Kentucky Derby Long Shots
Which Longshots Have The Best Chance
By Brent Sedo
While the past few years have seen several of the top favorites in the odds win the Kentucky Derby, this hasn’t always been the case. In the 20 years spanning 1992 to 2012, eleven Kentucky Derby winners were in double-digit odds – led by a pair of 50-1 long shots in Giacomo (2005) and Mine That Bird (2009) – and only five favorites took the win in that span.
This year promises to be one of the most wide-open Derbies in years, and sets up for a possible winner to emerge from the pack at big odds. Here’s a look at a few dark-horses that could spring a surprise, with current odds.
2017 Kentucky Derby Long Shots
Girvin (18-1): Given the fact Girvin finished first in the points standings list for a spot in the Derby gate, it may seem unusual that he’s considered such an outsider. On paper his record of three wins and one second in four starts looks impressive.
The knock against him is that he racked up all those wins and Derby points racing at his home track of Fair Grounds in New Orleans, where he faced only two other Derby horses in Untrapped and Patch, both double-digit long shots themselves. There’s also the matter that his regular jockey, Brian Hernandez Jr., has chosen to ride McCraken in the Derby, which doesn’t inspire confidence. Recent foot issues have also set back his training.
But his winning time in the 1 1/8 mile Louisiana Derby of 1:49.77 is actually faster than top contender Irish War Cry won the Wood Memorial at the same distance. It’s also worth considering that horses coming out of the Louisiana preps have been competitive in recent years, with International Star a 2015 Derby favorite until he was injured and scratched the day before the race, and Gun Runner last year finishing third.
Hence (20-1): He took four starts to get his first career win, and he finished seventh in his first graded-stakes start, so not exactly a force to be reckoned with. In his second career graded-stakes start he won the (G3) Sunland Derby in New Mexico, not typically considered a major stepping stone to Derby success.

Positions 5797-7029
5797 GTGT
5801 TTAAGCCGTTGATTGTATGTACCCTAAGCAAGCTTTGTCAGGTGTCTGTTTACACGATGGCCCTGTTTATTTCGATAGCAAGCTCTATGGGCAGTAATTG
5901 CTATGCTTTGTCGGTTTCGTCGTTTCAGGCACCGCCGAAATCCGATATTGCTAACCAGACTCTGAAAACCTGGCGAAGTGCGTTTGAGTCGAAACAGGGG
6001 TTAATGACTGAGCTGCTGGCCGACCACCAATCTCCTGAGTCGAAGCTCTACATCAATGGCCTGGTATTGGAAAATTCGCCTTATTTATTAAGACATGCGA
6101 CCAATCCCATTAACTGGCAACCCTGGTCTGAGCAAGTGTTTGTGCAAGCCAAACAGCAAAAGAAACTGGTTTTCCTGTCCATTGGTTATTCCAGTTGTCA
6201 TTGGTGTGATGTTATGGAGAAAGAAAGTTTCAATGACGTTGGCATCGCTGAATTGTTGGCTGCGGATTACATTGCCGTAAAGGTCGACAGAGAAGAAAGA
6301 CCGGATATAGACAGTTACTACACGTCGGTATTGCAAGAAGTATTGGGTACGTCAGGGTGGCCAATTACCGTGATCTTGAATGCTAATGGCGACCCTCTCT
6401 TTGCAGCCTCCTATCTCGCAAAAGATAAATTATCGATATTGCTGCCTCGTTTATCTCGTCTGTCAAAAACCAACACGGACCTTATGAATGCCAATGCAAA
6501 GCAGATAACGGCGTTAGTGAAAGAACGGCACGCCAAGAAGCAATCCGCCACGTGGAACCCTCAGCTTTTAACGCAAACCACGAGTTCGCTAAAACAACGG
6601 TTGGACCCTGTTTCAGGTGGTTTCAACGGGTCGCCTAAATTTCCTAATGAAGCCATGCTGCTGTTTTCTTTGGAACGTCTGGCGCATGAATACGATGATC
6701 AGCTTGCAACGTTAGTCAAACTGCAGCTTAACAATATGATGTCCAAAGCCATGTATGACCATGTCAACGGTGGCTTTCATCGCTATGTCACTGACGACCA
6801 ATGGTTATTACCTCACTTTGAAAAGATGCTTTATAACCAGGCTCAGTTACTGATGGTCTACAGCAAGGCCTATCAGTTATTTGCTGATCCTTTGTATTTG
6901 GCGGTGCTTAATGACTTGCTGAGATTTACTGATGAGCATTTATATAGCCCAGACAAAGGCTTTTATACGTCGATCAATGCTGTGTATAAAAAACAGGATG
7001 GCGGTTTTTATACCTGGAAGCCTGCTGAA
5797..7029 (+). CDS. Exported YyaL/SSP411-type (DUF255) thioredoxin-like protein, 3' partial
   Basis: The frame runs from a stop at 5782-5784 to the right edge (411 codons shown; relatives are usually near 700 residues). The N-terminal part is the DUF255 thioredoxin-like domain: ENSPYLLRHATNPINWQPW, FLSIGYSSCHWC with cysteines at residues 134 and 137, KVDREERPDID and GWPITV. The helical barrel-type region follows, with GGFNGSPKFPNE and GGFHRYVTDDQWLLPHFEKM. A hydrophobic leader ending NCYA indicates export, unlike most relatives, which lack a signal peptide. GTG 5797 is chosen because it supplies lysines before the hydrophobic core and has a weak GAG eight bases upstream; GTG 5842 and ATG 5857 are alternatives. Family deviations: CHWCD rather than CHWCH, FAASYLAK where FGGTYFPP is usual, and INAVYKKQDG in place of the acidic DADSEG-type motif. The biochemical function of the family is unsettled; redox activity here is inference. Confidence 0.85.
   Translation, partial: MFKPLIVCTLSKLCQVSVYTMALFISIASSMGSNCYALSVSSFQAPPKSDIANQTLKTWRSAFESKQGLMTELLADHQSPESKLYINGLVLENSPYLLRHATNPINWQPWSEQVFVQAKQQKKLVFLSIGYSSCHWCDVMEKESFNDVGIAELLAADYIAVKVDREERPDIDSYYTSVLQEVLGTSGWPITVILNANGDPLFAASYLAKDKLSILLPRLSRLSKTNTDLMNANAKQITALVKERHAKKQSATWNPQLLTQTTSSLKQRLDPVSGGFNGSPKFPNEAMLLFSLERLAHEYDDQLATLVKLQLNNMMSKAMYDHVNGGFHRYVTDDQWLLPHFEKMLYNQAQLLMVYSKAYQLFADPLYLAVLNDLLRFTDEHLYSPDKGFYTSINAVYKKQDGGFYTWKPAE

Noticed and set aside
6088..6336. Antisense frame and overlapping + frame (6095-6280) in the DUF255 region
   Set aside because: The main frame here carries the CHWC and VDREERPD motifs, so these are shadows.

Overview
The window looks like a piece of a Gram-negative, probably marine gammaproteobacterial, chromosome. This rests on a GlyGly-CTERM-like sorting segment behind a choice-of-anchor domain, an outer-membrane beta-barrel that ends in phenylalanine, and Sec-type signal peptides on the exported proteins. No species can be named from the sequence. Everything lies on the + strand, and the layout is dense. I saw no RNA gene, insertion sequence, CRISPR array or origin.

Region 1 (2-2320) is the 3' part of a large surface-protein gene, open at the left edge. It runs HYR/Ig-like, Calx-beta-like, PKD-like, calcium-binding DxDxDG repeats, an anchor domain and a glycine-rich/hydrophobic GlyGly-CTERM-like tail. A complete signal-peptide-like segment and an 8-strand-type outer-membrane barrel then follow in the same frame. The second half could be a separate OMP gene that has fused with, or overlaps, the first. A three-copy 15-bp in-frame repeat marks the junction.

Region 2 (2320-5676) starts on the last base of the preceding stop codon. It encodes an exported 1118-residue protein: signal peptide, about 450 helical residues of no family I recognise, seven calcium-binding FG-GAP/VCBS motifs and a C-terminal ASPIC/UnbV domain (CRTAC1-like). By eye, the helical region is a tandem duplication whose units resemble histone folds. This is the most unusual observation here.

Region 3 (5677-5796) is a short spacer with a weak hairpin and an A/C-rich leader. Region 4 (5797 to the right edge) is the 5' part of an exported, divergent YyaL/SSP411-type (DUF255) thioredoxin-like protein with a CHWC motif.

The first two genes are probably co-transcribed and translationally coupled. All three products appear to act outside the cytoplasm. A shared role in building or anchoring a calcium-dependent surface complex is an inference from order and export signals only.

But the thing is, the horse that ran second, Conquest Mo Money, ran very well in his next start to finish second in the (G1) Arkansas Derby, beaten only a half-length by Kentucky Derby favorite Classic Empire.
Add to that the fact the fourth-place Sunland finisher, Irap, beat a handful of Derby contenders in his next start, the (G1) Blue Grass Stakes, and that Sunland victory looks more significant.
Thunder Snow (20-1): Since the decision 12 years ago to grant the winner of the UAE Derby in Dubai a spot in the Kentucky Derby gate, no horse shipping over for the race has threatened to win. Of the last three, Lani (2016) ran ninth, Mubtaahji (2015) ran eighth, and Daddy Long Legs (2014) was pulled up by the rider and didn’t finish the race.
None of those, however, come to the Derby with the track record of Thunder Snow. An Irish-bred from the powerful Gondolphin stable, he has a Group 1 win in France to his credit, and now two major victories in Dubai.
It’s unclear if he’ll actually come to the Derby, however, as he also has the option of running in the Group 1 2000 Guineas in Newmarket the same day.
State of Honor (30-1): While perhaps not a strong win candidate for the Derby – he only has a single win to his name in 10 career starts – State Of Honor does have a couple things going for him that could put him in the top three.
For one, he’s a front-running colt, and in the Derby, it’s always better to be at the front of the pack through the race than to be trying to get through traffic from the back. For another, he’s been taking on the top competition on the Derby trail, such as Always Dreaming, Gunnevera and McCraken, and hasn’t been embarrased, finishing second, second and third in his last three.
Whether he can last for the full 1 1/4 miles is an open question, but if he can, he should have something to say about the final outcome.
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